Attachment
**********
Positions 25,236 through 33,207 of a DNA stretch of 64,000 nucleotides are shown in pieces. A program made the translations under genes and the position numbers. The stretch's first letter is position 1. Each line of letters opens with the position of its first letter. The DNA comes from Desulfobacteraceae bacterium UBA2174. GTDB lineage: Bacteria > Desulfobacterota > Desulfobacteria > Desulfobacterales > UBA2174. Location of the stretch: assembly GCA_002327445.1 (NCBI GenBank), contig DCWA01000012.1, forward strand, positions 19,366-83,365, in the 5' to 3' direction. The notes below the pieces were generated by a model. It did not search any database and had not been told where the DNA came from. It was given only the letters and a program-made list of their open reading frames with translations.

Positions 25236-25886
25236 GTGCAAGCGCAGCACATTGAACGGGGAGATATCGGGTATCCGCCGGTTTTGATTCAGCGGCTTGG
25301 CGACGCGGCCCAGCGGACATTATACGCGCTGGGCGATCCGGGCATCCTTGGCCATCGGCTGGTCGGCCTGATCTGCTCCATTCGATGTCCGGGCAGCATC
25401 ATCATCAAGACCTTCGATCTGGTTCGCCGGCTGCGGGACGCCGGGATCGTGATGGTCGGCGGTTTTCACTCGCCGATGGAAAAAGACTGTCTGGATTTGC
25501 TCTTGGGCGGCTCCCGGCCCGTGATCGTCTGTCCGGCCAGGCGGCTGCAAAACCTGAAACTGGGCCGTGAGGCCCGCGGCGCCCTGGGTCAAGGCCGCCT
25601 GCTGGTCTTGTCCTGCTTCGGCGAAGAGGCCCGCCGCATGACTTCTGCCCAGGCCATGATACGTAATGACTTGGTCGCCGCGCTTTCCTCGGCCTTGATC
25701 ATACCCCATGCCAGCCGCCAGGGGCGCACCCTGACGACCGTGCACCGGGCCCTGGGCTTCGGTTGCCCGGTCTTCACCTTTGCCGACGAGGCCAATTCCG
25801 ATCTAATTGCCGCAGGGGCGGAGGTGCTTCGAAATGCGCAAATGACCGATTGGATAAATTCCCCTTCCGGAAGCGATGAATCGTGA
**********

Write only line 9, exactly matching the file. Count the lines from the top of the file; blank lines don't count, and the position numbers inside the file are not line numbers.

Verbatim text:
25801 ATCTAATTGCCGCAGGGGCGGAGGTGCTTCGAAATGCGCAAATGACCGATTGGATAAATTCCCCTTCCGGAAGCGATGAATCGTGA